Code:
    Duty var byte
    Main:
    
    For Duty = 0 to 255 ' Gets brighter
    pause 100
    PWM 1, Duty, 1000
    Next Duty
    
    For Duty = 254 to 0 step -1 'Gets dimmer
    pause 100
    PWM 1, Duty, 1000
    Next Duty
    Goto Main
    Name:  Screen Shot 2018-03-26 at 10.02.18 AM.png
Views: 265
Size:  35.9 KB

  11. #11
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    Default Re: PWM and audio noise

    I would add a 0.1 uF cap to the output of your 78L05. I've had noise issues that affected the power supply, which in turn affected everything. A simple .1 ceramic cap fixed a multitude of gremlins.

  12. #12

    Default Re: PWM and audio noise

    What are you using to connect to the jacks, how far apart are they, what does the board layout looks like, is there a ground plane, is there a decoupling cap on the PIC, how does the 9V ground relate to whatever you have connected, and probably a few more questions once you answer these. There are pretty sharp edges on the steps, so you may be generating RF that is rectified by whatever you are using to listen to audio.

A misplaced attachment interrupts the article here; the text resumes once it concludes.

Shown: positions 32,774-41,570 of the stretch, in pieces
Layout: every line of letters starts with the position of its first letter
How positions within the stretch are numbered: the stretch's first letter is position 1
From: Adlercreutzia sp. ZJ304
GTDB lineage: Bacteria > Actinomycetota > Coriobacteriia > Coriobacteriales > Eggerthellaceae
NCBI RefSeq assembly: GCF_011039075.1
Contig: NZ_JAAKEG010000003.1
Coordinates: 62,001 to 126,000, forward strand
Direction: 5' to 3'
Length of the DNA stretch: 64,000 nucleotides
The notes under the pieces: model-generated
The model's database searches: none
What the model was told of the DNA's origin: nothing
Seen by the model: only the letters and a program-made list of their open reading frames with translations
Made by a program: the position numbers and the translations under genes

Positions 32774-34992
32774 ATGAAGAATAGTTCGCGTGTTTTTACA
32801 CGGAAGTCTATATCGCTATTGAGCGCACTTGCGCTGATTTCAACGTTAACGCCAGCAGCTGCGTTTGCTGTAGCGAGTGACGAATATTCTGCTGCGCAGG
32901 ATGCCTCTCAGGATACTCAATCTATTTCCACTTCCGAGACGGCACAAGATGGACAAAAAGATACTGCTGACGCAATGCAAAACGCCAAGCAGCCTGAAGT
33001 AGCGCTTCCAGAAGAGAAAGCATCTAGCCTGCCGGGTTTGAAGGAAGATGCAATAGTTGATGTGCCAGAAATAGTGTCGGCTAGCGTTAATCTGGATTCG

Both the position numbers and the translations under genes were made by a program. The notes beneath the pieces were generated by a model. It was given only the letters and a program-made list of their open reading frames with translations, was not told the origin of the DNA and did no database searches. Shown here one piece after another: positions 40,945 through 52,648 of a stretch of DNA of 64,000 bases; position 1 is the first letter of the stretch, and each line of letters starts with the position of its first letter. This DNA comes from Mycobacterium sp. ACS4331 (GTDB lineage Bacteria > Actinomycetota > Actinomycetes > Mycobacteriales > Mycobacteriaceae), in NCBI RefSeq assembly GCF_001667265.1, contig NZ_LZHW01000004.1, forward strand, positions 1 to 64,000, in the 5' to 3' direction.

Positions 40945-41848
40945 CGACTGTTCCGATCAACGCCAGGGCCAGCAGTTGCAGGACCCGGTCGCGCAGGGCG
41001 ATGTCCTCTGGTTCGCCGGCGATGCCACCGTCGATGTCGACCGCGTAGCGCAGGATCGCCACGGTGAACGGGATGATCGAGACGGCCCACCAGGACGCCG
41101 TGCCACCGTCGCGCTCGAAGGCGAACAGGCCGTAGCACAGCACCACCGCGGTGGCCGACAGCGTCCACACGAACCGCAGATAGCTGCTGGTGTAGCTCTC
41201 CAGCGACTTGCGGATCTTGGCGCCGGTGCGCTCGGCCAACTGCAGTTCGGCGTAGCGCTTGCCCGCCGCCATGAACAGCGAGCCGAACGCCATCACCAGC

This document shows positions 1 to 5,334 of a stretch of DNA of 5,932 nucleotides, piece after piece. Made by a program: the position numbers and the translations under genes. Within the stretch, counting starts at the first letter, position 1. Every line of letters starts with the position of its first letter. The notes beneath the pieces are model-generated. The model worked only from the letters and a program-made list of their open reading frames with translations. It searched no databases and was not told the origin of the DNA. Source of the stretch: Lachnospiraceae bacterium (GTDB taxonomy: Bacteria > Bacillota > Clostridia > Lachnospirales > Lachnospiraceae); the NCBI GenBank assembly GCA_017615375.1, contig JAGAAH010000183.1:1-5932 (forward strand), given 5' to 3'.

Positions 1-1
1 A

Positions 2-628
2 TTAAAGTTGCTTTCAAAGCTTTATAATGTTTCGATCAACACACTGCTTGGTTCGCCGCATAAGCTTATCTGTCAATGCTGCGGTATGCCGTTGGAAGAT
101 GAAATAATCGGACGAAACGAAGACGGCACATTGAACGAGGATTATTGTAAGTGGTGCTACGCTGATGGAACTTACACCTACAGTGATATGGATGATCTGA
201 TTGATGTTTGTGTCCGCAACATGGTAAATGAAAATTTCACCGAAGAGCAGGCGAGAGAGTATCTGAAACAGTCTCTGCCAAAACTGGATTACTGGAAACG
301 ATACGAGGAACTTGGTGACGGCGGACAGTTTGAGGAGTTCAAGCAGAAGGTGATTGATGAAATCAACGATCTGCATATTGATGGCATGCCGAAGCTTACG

13. #13
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    Default Re: PWM and audio noise

    Where is the .1Uf decoupling cap directly at the PIC power pins?
    Dave Purola,
    N8NTA
    EN82fn

  14. #14

    Default Re: PWM and audio noise

    Quote Originally Posted by Charlie View Post
    What are you using to connect to the jacks, how far apart are they, what does the board layout looks like, is there a ground plane, is there a decoupling cap on the PIC, how does the 9V ground relate to whatever you have connected, and probably a few more questions once you answer these. There are pretty sharp edges on the steps, so you may be generating RF that is rectified by whatever you are using to listen to audio.
    I'm using a small bread board. The PIC and power supply are on one side of the bread board. The jacks are on the other side. The jacks are your typical enclosed 1/4" stereo jack like a Switchcraft 112BX. I'm using some higher end shielded instrument cables to connect to a guitar and a little test amp on my bench.